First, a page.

In the most basic sense, a backhoe loader is designed to do one primary task: Dig. And it does that, very well in fact. Combine that with material lifting and moving capabilities, then team it up with different attachments for added capabilities, and you’ve got a solid machine that can perform numerous tasks on the jobsite.
While all the opportunity for productivity is great, getting the most productivity out of a backhoe is not about buying more attachments, filling up the bucket, or driving the machine faster around the jobsite. There are a few key, yet simple operational tips that every operator can use to get more uptime, better results, and even increased safety with backhoe operation.
Whether a 10-year veteran of a company or a new employee, the first step of proper backhoe operation is proper training. And this isn’t limited to operators only; for best results, owners, technicians, and anyone else who may work with the machine should be trained on it as well.
A company looking for training assistance can start with the dealership. RDO Equipment Co. and other reputable dealers typically provide free training at the time of equipment setup.
Equipment professionals looking to go the extra mile can take the initiative to do individual training too. Reading the operator’s manual, learning the controls, even watching videos from the manufacturer can all help operators hone their skills.
Even after basic training is complete, every operator must be fully comfortable with how a particular machine operates before beginning any work. With numerous settings and options, each machine will be different, and those differences can range from barely noticeable to something that would drastically affect operation.
Take time to get familiar with controls. Most backhoes are set up to run on either a backhoe or excavator digging control pattern so every operator should check the setting to be aware of the option, and, if needed, adjust to suit preference.
Also important is to get a feel for the unit’s steering. Depending on the model of backhoe, steering can be touchy, similar to a car.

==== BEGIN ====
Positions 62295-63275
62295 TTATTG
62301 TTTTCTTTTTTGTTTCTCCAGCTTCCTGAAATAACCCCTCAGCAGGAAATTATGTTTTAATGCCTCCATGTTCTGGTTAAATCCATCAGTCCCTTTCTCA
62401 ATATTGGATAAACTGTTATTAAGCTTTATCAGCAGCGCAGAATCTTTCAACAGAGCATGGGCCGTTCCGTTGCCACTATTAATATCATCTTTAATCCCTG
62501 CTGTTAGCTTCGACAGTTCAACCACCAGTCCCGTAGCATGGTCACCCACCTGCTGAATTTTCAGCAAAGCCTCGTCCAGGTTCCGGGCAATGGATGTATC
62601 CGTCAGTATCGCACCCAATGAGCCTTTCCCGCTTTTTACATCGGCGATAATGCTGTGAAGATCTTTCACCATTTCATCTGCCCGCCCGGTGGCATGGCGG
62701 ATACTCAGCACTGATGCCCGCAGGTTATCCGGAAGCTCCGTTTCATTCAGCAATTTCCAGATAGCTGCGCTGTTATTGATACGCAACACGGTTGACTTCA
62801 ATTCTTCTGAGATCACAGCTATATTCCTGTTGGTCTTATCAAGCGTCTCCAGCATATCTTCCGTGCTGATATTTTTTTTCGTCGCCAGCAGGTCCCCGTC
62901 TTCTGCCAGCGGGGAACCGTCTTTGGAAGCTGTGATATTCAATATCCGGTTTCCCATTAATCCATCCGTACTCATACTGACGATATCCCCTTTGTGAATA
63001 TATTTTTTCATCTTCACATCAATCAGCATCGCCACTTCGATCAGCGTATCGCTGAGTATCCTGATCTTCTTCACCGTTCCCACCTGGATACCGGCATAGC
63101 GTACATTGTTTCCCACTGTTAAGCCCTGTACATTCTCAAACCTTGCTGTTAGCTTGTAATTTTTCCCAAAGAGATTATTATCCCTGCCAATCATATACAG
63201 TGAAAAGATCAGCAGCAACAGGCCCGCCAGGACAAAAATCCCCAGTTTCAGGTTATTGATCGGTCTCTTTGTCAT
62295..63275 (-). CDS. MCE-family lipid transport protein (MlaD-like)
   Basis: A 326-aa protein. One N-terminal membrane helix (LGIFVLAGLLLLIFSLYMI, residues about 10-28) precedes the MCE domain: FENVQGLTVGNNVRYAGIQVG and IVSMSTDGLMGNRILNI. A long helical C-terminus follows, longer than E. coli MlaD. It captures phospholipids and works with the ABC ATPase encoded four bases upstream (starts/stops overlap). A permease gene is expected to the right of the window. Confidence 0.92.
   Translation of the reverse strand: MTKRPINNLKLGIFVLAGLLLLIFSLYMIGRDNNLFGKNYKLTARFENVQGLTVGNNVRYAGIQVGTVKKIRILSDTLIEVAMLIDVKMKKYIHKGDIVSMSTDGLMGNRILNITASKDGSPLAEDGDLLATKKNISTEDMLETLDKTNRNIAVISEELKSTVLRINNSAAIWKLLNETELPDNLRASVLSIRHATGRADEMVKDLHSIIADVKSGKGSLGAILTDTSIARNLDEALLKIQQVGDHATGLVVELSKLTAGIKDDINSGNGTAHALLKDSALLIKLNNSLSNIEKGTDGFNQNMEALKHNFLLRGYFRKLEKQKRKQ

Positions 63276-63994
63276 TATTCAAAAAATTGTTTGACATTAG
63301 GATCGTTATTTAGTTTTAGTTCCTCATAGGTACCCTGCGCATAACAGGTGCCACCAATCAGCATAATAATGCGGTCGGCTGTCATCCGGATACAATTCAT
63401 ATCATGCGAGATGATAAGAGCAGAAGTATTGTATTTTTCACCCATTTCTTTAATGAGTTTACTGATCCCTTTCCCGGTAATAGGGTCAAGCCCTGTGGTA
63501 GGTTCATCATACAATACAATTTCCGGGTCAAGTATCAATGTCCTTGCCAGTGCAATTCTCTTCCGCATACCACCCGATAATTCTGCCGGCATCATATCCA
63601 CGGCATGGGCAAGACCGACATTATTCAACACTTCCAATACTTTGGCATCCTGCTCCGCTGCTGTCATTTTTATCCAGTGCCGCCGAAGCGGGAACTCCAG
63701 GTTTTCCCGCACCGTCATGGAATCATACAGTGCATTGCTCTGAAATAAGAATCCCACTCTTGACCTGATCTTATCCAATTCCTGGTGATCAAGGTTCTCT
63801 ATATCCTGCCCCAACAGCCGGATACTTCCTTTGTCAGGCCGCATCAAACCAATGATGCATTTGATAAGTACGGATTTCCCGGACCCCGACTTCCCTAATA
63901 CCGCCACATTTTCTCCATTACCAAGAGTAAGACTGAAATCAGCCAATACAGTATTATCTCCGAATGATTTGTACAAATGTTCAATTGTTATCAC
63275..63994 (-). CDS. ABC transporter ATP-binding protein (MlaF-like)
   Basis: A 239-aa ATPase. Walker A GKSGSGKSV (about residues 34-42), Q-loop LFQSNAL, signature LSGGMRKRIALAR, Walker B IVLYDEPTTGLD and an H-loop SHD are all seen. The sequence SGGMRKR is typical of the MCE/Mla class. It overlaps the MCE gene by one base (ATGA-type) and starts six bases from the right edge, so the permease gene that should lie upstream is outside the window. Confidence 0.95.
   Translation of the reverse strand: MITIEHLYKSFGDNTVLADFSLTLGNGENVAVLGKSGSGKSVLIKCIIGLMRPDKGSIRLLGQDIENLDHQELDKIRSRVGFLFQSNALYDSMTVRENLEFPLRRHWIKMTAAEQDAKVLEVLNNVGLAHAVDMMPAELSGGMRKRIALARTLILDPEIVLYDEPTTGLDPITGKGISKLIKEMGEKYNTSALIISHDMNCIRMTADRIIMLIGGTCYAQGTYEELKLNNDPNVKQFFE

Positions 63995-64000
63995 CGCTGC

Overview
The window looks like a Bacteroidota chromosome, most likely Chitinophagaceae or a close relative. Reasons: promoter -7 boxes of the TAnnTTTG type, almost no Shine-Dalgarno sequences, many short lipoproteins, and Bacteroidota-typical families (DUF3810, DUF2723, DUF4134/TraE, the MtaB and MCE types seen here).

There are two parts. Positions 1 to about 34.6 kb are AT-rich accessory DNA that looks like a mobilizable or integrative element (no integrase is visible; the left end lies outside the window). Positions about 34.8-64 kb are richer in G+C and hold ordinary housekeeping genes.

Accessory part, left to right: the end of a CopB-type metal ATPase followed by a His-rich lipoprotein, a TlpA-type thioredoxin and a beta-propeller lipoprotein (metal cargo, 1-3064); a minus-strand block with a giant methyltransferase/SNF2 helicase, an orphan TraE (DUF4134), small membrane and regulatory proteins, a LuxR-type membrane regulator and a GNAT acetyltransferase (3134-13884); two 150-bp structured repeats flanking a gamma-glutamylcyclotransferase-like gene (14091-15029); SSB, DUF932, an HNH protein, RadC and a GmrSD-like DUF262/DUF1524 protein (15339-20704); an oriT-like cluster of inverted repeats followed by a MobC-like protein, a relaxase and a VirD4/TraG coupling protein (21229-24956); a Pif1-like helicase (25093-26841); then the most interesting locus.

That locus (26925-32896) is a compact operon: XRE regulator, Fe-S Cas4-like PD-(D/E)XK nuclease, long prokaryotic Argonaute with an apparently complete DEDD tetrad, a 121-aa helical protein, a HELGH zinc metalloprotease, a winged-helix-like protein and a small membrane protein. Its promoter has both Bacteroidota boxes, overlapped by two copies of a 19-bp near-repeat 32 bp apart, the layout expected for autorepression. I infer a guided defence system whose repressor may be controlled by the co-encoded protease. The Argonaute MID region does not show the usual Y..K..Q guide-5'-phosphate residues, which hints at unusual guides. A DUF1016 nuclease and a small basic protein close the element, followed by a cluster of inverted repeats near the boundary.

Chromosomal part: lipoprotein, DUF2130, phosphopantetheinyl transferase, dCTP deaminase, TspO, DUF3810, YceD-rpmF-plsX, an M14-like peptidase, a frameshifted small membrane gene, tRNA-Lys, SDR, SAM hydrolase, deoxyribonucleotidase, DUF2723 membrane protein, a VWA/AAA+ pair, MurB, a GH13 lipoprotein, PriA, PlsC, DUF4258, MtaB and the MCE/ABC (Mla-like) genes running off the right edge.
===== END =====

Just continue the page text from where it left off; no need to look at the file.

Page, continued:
Regular Routine Maintenance
At the start of every workday, the machine operator should conduct basic maintenance checks to ensure the backhoe is primed and ready to go. For added convenience, some manufacturers, like John Deere include a maintenance chart right on the machine.
An example of a basic, daily checklist might look something like this:
-Check for anything that appears to be damaged or could interfere with operation
-Check for flat tires or signs of inadequate inflation
-Check all fluids (fuel, oil, hydraulic fluid, DEF, and coolant/anti-freeze)
-Check high-activity areas of the machine and apply grease where needed
-Check wear parts; replace as needed
Standard Safety Checks
Safety is a top priority on most jobsites. Not only does this ensure a proper work environment for employees, it’s key to productive equipment operation, making a pre-operation safety check one of the most important steps of backhoe operation.
Whenever digging is part of a scope of work, a site should be pre-inspected. Any underground obstructions must be properly noted or marked, and communicated to all team members. If this hasn’t been done, a responsible backhoe operator must call before digging to avoid unexpected interruption to work – or worse, damage to underground utility lines and potential safety hazards.
In addition to underground utility lines, backhoe operators must be aware of overhead lines as well, and take caution to avoid coming in contact with them.
Additional safe operation tips include:
-Honk the horn prior to moving the machine to alert those nearby
-Ensure the boom is locked and swing lock is in place before driving the machine
-Never leave the operator seat when the backhoe is running
-Do not go under the machine if it’s running
When it’s time to shut off the machine, park it on a stable surface, then lower both the loader and bucket so they’re resting securely on the ground, and engage the parking brake.
Warm Up to Cool-Down and Everything in Between
The above areas discussed are all important to achieving optimum backhoe operation. But what about actual operating tips? Here are six best practices every operator can adopt.
1. After starting the machine, allow it to warm up a bit before engaging the controls. This gives hydraulic fluid the chance to circulate and warm up, preventing potential hiccups to operation.
2. When positioning the machine to dig, engage the stabilizers to prevent the machine from rocking or tipping. For best control, expand the stabilizers to their full width.
3. Don’t overload the bucket. It may seem like a way to enhance productivity and efficiency but an overloaded bucket can spill material and strain the loader – causing both immediate and long-term stalls to operation.
4. Keep the bucket low during transport. This will help prevent material spillage and also protect the machine from tipping in the event an obstacle or hole is encountered.
5. Avoid having to go back and re-dig areas by dumping away from the immediate excavation area.
6. At the end of the day, allow the machine ample time to cool down before fully shutting it off. Maintenance checks, especially to the engine, should only be done when the machine has cooled completely.
Although it’s by no means rocket science, optimum backhoe performance doesn’t happen by accident. Equipment professionals must apply a thoughtful and thorough approach to operation, every day, in order to get the most out of a backhoe.
About The Author
Kyle Braswell is Sales Manager with RDO Equipment Co. in McKinney, TX.
See more information on backhoes and other construction equipment offerings from RDO Equipment Co. Or, learn more by contacting your local RDO Equipment Co. store.